Lazy Portfolios in 2021

The following table lists 2021 total returns for various examples of “lazy portfolios”. Some of the portfolios (Coffeehouse and Coward’s) are designed as 60/40 stock/bond portfolios. Other portfolios (Armstrong Ideal and Swensen) are designed as 70/30 stock/bond portfolios. The two-fund, three-fund, and four-fund portfolios are scaled to similar stock/bond allocations. Prior to 2018, returns are … Read more

William Bernstein’s Coward’s Portfolio – 2021 update

William Bernstein, investment manager and author, first introduced a version of his “Coward’s portfolio” in 1996. The “coward” refers not to the investor’s risk tolerance but to the strategy of hedging one’s bets and having slices of a number of asset classes. An indexed 60% equity/ 40% fixed income Coward’s portfolio would consist of the … Read more

Lazy Portfolios in 2020

The following table lists 2020 total returns for various examples of “lazy portfolios”. Some of the portfolios (Coffeehouse and Coward’s) are designed as 60/40 stock/bond portfolios. Other portfolios (Armstrong Ideal and Swensen) are designed as 70/30 stock/bond portfolios. The two-fund, three-fund, and four-fund portfolios are scaled to similar stock/bond allocations. Prior to 2018, returns are derived from … Read more

William Bernstein’s Coward’s Portfolio – 2020 update

William Bernstein, investment manager and author, first introduced a version of his “Coward’s portfolio” in 1996. The “coward” refers not to the investor’s risk tolerance but to the strategy of hedging one’s bets and having slices of a number of asset classes. An indexed 60% equity/ 40% fixed income Coward’s portfolio would consist of the … Read more

Lazy Portfolios in 2019

The following table lists 2019 total returns for various examples of “lazy portfolios”. Some of the portfolios (Coffeehouse and Coward’s) are designed as 60/40 stock/bond portfolios. Other portfolios (Armstrong Ideal and Swensen) are designed as 70/30 stock/bond portfolios. The two-fund, three-fund, and four-fund portfolios are scaled to similar stock/bond allocations. Prior to 2018, returns are derived from … Read more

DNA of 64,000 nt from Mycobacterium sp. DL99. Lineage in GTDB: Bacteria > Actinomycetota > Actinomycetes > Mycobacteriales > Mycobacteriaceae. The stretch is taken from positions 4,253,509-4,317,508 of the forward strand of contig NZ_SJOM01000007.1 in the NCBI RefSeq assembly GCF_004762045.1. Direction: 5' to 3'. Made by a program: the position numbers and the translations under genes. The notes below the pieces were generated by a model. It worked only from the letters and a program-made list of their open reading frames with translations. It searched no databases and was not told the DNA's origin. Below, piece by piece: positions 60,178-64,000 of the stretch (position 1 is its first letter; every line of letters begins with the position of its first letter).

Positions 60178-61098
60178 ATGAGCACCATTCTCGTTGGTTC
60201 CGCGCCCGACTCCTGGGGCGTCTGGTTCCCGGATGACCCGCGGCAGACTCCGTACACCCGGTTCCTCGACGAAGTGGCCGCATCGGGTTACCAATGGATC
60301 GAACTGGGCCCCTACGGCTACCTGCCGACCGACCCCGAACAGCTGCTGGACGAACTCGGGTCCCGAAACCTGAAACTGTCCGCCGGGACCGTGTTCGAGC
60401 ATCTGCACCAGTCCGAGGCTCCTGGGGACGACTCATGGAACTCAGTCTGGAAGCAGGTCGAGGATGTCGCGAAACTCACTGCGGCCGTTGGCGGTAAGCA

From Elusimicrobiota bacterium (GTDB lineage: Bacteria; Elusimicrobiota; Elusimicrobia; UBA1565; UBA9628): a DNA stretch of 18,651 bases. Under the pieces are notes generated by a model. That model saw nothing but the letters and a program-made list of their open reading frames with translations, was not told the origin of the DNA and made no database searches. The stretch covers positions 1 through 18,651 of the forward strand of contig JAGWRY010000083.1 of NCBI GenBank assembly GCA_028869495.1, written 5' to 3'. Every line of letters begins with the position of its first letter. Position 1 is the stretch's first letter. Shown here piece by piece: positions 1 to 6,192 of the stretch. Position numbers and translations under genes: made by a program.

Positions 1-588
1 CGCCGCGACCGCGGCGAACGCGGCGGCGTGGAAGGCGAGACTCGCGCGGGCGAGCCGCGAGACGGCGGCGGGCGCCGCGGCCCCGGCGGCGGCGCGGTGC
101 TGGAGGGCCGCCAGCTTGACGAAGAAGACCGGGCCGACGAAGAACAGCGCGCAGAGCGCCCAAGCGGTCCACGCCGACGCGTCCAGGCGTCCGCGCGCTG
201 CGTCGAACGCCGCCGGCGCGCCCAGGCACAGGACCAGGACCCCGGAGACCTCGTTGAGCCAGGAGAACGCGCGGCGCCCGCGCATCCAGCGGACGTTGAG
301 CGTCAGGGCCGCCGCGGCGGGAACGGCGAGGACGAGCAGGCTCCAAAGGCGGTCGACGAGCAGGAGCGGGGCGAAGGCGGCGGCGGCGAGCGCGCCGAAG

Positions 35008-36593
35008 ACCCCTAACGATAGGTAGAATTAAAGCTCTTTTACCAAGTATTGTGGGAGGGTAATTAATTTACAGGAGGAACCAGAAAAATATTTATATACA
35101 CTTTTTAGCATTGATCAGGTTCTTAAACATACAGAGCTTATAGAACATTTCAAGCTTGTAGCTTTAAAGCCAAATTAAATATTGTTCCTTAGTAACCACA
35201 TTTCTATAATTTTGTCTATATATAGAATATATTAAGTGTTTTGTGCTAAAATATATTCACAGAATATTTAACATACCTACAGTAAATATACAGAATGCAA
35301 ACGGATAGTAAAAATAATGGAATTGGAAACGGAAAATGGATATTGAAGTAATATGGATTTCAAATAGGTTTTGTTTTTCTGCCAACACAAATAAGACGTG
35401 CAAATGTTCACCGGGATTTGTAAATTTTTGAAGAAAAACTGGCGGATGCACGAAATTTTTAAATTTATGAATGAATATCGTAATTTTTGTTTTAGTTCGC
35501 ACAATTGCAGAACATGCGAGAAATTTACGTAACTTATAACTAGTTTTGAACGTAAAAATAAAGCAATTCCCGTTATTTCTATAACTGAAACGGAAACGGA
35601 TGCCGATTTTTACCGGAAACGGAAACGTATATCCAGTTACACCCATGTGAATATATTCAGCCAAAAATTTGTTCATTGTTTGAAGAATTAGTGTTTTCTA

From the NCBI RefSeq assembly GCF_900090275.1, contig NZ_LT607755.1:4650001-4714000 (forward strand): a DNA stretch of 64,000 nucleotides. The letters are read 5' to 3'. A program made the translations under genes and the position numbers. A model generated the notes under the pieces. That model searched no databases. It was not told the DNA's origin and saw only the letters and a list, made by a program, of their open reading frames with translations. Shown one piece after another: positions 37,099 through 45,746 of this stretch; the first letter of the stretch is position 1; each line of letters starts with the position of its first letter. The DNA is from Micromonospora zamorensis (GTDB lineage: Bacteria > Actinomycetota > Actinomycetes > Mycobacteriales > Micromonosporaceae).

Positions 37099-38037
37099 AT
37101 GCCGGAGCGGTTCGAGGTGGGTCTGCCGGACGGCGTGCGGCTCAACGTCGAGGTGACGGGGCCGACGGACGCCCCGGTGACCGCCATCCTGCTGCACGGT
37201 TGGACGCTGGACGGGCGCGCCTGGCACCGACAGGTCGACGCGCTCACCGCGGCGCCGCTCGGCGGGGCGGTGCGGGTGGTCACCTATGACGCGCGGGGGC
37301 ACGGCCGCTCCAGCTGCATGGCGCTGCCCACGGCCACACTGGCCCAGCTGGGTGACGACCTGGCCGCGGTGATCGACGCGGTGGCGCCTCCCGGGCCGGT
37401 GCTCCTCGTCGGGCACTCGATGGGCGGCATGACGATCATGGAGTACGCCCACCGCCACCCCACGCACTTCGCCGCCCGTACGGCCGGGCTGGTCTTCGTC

William Bernstein’s Coward’s Portfolio – 2019 update

William Bernstein, investment manager and author, first introduced a version of his “Coward’s portfolio” in 1996. The “coward” refers not to the investor’s risk tolerance but to the strategy of hedging one’s bets and having slices of a number of asset classes. An indexed 60% equity/ 40% fixed income Coward’s portfolio would consist of the … Read more

Lazy Portfolios in 2018

assetallocationpiechartThe following table lists 2018 total returns for various examples of “lazy portfolios”.

Some of the portfolios (Coffeehouse and Coward’s) are designed as 60/40 stock/bond portfolios. Other portfolios (Armstrong Ideal and Swensen) are designed as 70/30 stock/bond portfolios. The two-fund, three-fund, and four-fund portfolios are scaled to similar stock/bond allocations. The returns are derived from investments in investor share class Vanguard index funds.

 2018 total return

Portfolio 60/40 70/30
Two-fund -5.85% -6.82%
Three-fund -4.78% -5.57%
Ferri Core four -4.98% -5.63%
Vanguard Core four -4.98% -5.95%
Coffeehouse -5.19%
Coward’s -5.01%
Armstrong Ideal -6.81%
Swensen -5.67%

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William Bernstein’s Coward’s Portfolio – 2018 Update

william_bernstein-William Bernstein, investment manager and author, first introduced a version of his “Coward’s portfolio” in 1996.
The “coward” refers not to the investor’s risk tolerance but to the strategy of hedging one’s bets and having slices of a number of asset classes.
An indexed 60% equity/ 40% fixed income Coward’s portfolio would consist of the following asset classes:

  • US large blend: 15%
  • US large value: 10%
  • US small blend : 5%
  • US small value: 10%
  • US REIT: 5%
  • European equity: 5%
  • Pacific region equity: 5%
  • Emerging markets equity: 5%
  • US short-term bond: 40%

In 2018 the Coward’s portfolio produced the following return:

Year Return
2018 -5.01%

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Lazy Portfolios in 2017

assetallocationpiechartThe following table lists 2017 total returns for various examples of “lazy portfolios”.

Some of the portfolios (Coffeehouse and Coward’s) are designed as  60/40 stock/bond portfolios. Other portfolios (Armstrong Ideal and Swensen) are designed as 70/30 stock/bond portfolios.  The two-fund, three-fund, and four-fund portfolios are scaled to similar stock/bond allocations. The returns are derived from investments in investor share class Vanguard index funds.

 2017 total return

Portfolio 60/40 70/30
Two-fund 15.82% 17.88%
Three-fund 15.15% 17.10%
Ferri Core four 14.18% 15.97%
Vanguard Core four 15.41% 17.46%
Coffeehouse 14.42%
Coward’s 11.76%
Armstrong Ideal 14.58%
Swensen 13.44%

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William Bernstein’s Coward’s Portfolio – 2017 Update

william_bernstein-
William Bernstein, investment manager and author, first introduced a version of his “Coward’s portfolio” in 1996.

The “coward” refers not to the investor’s risk tolerance but to the strategy of hedging one’s bets and having slices of a number of asset classes. An indexed 60% equity/ 40% fixed income Coward’s portfolio would consist of the following asset classes:

  • US large blend: 15%
  • US large value: 10%
  • US small blend : 5%
  • US small value: 10%
  • US REIT: 5%
  • European equity: 5%
  • Pacific region equity: 5%
  • Emerging markets equity: 5%
  • US short-term bond: 40%

In 2017 the Coward’s portfolio produced the following return:

Year Return
2017 11.76%

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